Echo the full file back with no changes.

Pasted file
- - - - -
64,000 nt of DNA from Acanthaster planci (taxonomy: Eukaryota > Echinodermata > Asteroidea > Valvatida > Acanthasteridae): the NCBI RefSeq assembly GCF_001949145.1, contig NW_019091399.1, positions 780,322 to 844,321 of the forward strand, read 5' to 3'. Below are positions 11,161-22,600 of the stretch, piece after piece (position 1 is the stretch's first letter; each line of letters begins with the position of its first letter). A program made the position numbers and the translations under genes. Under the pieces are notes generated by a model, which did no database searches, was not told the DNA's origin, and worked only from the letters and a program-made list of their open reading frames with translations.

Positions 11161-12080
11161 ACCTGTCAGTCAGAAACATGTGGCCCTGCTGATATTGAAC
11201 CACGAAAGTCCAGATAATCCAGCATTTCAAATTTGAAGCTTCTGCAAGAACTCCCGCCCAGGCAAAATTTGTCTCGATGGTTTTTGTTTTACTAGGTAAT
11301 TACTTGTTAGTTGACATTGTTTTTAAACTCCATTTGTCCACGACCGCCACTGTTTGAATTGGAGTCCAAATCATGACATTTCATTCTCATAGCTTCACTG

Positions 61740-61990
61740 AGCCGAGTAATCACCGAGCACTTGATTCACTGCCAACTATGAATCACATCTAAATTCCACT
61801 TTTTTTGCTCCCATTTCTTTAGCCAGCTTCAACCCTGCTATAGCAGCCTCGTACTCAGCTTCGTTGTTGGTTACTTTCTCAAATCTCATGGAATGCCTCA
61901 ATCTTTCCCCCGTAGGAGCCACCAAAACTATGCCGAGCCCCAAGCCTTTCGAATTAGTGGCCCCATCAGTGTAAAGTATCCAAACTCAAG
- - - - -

64,000 nt of DNA from Acanthaster planci (taxonomy: Eukaryota > Echinodermata > Asteroidea > Valvatida > Acanthasteridae): the NCBI RefSeq assembly GCF_001949145.1, contig NW_019091399.1, positions 780,322 to 844,321 of the forward strand, read 5' to 3'. Below are positions 11,161-22,600 of the stretch, piece after piece (position 1 is the stretch's first letter; each line of letters begins with the position of its first letter). A program made the position numbers and the translations under genes. Under the pieces are notes generated by a model, which did no database searches, was not told the DNA's origin, and worked only from the letters and a program-made list of their open reading frames with translations.

Positions 11161-12080
11161 ACCTGTCAGTCAGAAACATGTGGCCCTGCTGATATTGAAC
11201 CACGAAAGTCCAGATAATCCAGCATTTCAAATTTGAAGCTTCTGCAAGAACTCCCGCCCAGGCAAAATTTGTCTCGATGGTTTTTGTTTTACTAGGTAAT
11301 TACTTGTTAGTTGACATTGTTTTTAAACTCCATTTGTCCACGACCGCCACTGTTTGAATTGGAGTCCAAATCATGACATTTCATTCTCATAGCTTCACTG

Positions 61740-61990
61740 AGCCGAGTAATCACCGAGCACTTGATTCACTGCCAACTATGAATCACATCTAAATTCCACT
61801 TTTTTTGCTCCCATTTCTTTAGCCAGCTTCAACCCTGCTATAGCAGCCTCGTACTCAGCTTCGTTGTTGGTTACTTTCTCAAATCTCATGGAATGCCTCA
61901 ATCTTTCCCCCGTAGGAGCCACCAAAACTATGCCGAGCCCCAAGCCTTTCGAATTAGTGGCCCCATCAGTGTAAAGTATCCAAACTCAAG